First Reflections

February 2019

by Charlotte Waelde The first five months of our project, ‘Celebrating local stewardship in a global market: community heritage, intellectual property protection and sustainable development in India’ have been both hard work and very rewarding. Because of the strong commitment of every member of the team, we have managed in this relatively short space of time to achieve a great deal. Bringing together different academic disciplines in a research project is always a challenge. Not only is there is the ever present danger of staying within disciplinary silos, but in addition it is all too easy to fall into patterns of miscommunication as language can be inaccessible or mean different things to different people. Including monthly skype meetings into this project was specifically designed to overcome those hurdles. Not only do these meetings mean that we all stay in touch on a regular basis, but in addition having the ‘journal club’ as a standing item on the agenda means that we are introduced to ideas relevant to the project but in relation to which only one member may have expertise. A piece of reading is circulated in advance, introduced by a member of the team and then discussed by the group. At our last meeting we addressed forum theatre – one of the methodologies used in the project. At the next meeting we will consider ‘authenticity’. In December we undertook our first field trip to visit the Baul, Chau and Patachitra communities in West Bengal and surroundings. The trip was expertly organised via ContactBase. It was a challenging trip in that we covered nearly 1500 kms in 10 days, one leg of which was on an overnight train, but it was also hugely informative. We all learned a great deal from and about the communities with whom we are working for this project, and we now have a wealth of information from which we are developing our heritage sensitive intellectual property and marketing strategies (HIPAMS). Forum theatre was used as an important means of communication in our interactions with these communities. In September we will return to start to test our ideas with the communities and co-create exploitation strategies that have what the communities consider is central to their intangible heritage at their heart. The interdisciplinary nature of our collaboration is also proving to be highly intellectually stimulating. As suggested, bringing different discipline together can be a challenge, but in this project there is an openness and willingness by all to engage and learn from each other. We are encountering some concepts that are both central to the project, and which cross disciplinary boundaries: ‘authenticity’; ‘(mis)appropriation’; ‘exploitation’; ‘(over)commercialisation’ are just some of the ideas that we are grappling with on an intellectual level, each of which also has practical implications in this project. As a team we are addressing these with a refreshing intellectual excitement which will inform our academic publications in due course. Our ideas about HIPAMS are spreading across borders. We are involved in a British Council funded project in Kyrgyzstan which is targeting entrepreneurs interested in developing business based on intangible cultural heritage. Six members of our India team are engaging with the very enthusiastic audiences in Kyrgyzstan and spreading ideas about how intangible cultural heritage can sustain livelihoods while respecting and safeguarding the all-important traditions.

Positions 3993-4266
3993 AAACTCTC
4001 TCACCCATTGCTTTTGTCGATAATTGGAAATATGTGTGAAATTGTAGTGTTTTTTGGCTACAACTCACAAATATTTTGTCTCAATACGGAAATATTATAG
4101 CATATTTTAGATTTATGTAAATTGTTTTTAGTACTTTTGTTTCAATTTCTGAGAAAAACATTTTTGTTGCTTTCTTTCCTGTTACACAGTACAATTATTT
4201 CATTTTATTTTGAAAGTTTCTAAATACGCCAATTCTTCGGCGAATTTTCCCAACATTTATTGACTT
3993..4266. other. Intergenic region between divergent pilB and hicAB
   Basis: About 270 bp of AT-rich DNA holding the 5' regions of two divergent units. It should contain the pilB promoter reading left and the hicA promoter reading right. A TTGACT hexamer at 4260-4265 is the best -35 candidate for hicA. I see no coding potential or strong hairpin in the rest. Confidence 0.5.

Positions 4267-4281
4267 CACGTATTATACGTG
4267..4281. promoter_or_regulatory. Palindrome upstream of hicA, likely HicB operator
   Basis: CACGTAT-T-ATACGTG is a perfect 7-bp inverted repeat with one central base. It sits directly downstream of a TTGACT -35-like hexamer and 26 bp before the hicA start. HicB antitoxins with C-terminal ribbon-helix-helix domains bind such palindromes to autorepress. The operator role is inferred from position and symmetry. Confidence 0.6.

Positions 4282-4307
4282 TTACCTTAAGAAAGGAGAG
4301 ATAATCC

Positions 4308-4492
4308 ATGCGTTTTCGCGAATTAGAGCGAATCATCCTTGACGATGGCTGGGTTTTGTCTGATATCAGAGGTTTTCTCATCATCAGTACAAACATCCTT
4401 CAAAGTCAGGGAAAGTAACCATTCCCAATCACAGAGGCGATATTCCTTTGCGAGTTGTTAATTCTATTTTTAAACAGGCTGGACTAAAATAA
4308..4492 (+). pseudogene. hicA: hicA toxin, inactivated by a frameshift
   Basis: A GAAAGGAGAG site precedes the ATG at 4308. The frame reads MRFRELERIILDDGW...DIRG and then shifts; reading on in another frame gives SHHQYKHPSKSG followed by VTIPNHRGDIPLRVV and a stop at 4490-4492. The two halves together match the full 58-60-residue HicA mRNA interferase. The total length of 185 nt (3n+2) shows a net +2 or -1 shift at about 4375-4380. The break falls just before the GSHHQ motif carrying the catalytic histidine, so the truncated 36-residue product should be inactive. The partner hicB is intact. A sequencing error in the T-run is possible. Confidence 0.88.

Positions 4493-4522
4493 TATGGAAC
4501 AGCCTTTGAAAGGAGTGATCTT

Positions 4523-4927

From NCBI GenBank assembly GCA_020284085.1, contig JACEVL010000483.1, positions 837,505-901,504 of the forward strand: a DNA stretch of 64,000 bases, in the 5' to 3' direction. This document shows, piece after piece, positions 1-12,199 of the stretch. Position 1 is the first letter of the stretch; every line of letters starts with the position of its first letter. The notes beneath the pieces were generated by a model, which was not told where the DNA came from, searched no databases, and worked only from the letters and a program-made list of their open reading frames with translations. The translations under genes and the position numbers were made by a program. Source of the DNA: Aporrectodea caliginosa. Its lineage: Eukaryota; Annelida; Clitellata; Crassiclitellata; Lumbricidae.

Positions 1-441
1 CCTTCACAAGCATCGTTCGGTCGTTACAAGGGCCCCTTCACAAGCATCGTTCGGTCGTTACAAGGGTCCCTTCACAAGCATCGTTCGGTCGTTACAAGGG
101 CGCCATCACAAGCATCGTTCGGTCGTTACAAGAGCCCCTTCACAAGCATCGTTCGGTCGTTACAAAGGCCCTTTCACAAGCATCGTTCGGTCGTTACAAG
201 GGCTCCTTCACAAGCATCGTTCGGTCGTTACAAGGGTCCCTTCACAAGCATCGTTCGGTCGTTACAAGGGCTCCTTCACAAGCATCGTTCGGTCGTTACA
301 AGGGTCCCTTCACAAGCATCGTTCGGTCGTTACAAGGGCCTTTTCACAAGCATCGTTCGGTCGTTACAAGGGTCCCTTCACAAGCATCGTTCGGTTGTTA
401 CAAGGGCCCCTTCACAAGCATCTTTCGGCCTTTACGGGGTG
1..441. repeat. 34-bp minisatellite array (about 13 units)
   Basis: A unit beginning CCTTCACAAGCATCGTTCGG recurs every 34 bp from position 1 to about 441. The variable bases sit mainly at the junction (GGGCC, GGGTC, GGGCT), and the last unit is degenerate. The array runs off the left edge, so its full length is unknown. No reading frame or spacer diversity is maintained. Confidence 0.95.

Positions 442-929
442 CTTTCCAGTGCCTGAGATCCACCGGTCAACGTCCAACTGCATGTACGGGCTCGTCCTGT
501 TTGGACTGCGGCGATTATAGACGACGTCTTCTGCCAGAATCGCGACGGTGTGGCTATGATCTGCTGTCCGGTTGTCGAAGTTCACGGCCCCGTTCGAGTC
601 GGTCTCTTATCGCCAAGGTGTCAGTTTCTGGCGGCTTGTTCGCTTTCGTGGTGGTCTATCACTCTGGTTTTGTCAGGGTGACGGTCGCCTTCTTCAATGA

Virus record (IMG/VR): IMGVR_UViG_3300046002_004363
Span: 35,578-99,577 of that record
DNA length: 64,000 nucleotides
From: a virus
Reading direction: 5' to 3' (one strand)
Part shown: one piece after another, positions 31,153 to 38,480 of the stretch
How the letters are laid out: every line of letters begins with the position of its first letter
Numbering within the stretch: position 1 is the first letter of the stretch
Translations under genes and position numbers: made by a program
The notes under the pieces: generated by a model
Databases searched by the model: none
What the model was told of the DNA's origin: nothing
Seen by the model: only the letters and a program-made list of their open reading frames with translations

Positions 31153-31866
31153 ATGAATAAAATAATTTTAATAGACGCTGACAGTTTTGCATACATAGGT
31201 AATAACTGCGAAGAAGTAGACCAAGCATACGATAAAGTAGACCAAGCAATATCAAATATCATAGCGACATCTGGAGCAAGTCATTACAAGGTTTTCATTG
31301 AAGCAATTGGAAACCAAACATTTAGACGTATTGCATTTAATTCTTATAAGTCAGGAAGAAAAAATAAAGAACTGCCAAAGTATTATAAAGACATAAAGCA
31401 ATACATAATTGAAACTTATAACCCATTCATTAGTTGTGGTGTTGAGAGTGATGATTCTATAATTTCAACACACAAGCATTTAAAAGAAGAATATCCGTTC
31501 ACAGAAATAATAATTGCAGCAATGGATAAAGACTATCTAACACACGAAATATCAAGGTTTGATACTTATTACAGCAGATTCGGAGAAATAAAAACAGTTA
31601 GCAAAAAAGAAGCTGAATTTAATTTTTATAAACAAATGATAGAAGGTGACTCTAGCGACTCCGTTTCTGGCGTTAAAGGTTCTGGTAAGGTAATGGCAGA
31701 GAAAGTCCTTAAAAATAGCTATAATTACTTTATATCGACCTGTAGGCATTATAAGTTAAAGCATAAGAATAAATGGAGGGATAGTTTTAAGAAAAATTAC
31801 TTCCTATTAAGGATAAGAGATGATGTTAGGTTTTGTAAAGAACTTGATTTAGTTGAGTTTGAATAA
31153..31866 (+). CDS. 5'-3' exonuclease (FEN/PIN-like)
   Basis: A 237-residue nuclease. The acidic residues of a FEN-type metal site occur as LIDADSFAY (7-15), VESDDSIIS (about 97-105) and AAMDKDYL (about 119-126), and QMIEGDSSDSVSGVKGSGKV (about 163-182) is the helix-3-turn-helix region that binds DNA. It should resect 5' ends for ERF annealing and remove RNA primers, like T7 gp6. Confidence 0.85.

This research project, Heritage Sensitive Intellectual Property and Marketing strategies: India (HIPAMS - INDIA), is funded by the British Academy's Sustainable Development Programme, supported under the UK Government's Global Challenges Research Fund 2018-2021.